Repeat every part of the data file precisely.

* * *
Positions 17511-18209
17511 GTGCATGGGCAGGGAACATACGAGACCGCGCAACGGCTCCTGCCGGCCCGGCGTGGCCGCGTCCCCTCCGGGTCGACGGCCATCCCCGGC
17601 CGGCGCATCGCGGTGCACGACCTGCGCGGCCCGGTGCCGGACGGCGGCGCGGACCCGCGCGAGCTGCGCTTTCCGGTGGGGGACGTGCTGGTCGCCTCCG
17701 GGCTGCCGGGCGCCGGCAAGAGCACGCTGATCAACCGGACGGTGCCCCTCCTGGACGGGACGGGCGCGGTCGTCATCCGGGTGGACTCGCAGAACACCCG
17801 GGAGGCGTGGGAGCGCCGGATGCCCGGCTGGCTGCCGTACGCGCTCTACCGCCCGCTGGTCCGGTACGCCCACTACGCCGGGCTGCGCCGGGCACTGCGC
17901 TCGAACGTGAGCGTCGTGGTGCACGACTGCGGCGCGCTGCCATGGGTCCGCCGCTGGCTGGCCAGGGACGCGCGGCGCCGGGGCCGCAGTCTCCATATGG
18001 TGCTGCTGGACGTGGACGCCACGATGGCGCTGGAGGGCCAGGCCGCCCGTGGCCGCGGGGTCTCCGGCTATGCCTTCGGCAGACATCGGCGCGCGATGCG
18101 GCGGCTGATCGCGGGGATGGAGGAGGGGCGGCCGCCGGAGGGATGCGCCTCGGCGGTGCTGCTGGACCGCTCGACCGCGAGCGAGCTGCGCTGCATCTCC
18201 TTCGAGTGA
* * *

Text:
Positions 17511-18209
17511 GTGCATGGGCAGGGAACATACGAGACCGCGCAACGGCTCCTGCCGGCCCGGCGTGGCCGCGTCCCCTCCGGGTCGACGGCCATCCCCGGC
17601 CGGCGCATCGCGGTGCACGACCTGCGCGGCCCGGTGCCGGACGGCGGCGCGGACCCGCGCGAGCTGCGCTTTCCGGTGGGGGACGTGCTGGTCGCCTCCG
17701 GGCTGCCGGGCGCCGGCAAGAGCACGCTGATCAACCGGACGGTGCCCCTCCTGGACGGGACGGGCGCGGTCGTCATCCGGGTGGACTCGCAGAACACCCG
17801 GGAGGCGTGGGAGCGCCGGATGCCCGGCTGGCTGCCGTACGCGCTCTACCGCCCGCTGGTCCGGTACGCCCACTACGCCGGGCTGCGCCGGGCACTGCGC
17901 TCGAACGTGAGCGTCGTGGTGCACGACTGCGGCGCGCTGCCATGGGTCCGCCGCTGGCTGGCCAGGGACGCGCGGCGCCGGGGCCGCAGTCTCCATATGG
18001 TGCTGCTGGACGTGGACGCCACGATGGCGCTGGAGGGCCAGGCCGCCCGTGGCCGCGGGGTCTCCGGCTATGCCTTCGGCAGACATCGGCGCGCGATGCG
18101 GCGGCTGATCGCGGGGATGGAGGAGGGGCGGCCGCCGGAGGGATGCGCCTCGGCGGTGCTGCTGGACCGCTCGACCGCGAGCGAGCTGCGCTGCATCTCC
18201 TTCGAGTGA